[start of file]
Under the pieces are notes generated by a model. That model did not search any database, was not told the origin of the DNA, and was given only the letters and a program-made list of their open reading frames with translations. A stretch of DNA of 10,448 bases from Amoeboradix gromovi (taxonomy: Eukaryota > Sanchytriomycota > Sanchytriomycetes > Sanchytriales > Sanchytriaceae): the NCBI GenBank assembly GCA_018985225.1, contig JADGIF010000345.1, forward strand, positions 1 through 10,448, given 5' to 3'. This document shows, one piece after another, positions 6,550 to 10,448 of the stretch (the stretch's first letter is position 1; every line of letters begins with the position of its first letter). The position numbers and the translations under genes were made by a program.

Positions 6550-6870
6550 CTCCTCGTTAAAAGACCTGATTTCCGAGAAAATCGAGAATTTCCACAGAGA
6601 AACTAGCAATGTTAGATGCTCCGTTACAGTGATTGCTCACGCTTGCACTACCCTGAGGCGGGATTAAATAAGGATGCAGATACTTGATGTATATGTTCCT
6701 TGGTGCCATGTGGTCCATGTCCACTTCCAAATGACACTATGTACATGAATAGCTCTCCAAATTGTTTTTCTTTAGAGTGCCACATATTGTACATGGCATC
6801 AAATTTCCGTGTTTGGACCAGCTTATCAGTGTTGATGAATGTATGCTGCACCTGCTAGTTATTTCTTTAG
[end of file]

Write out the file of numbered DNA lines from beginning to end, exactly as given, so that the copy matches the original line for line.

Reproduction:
Under the pieces are notes generated by a model. That model did not search any database, was not told the origin of the DNA, and was given only the letters and a program-made list of their open reading frames with translations. A stretch of DNA of 10,448 bases from Amoeboradix gromovi (taxonomy: Eukaryota > Sanchytriomycota > Sanchytriomycetes > Sanchytriales > Sanchytriaceae): the NCBI GenBank assembly GCA_018985225.1, contig JADGIF010000345.1, forward strand, positions 1 through 10,448, given 5' to 3'. This document shows, one piece after another, positions 6,550 to 10,448 of the stretch (the stretch's first letter is position 1; every line of letters begins with the position of its first letter). The position numbers and the translations under genes were made by a program.

Positions 6550-6870
6550 CTCCTCGTTAAAAGACCTGATTTCCGAGAAAATCGAGAATTTCCACAGAGA
6601 AACTAGCAATGTTAGATGCTCCGTTACAGTGATTGCTCACGCTTGCACTACCCTGAGGCGGGATTAAATAAGGATGCAGATACTTGATGTATATGTTCCT
6701 TGGTGCCATGTGGTCCATGTCCACTTCCAAATGACACTATGTACATGAATAGCTCTCCAAATTGTTTTTCTTTAGAGTGCCACATATTGTACATGGCATC
6801 AAATTTCCGTGTTTGGACCAGCTTATCAGTGTTGATGAATGTATGCTGCACCTGCTAGTTATTTCTTTAG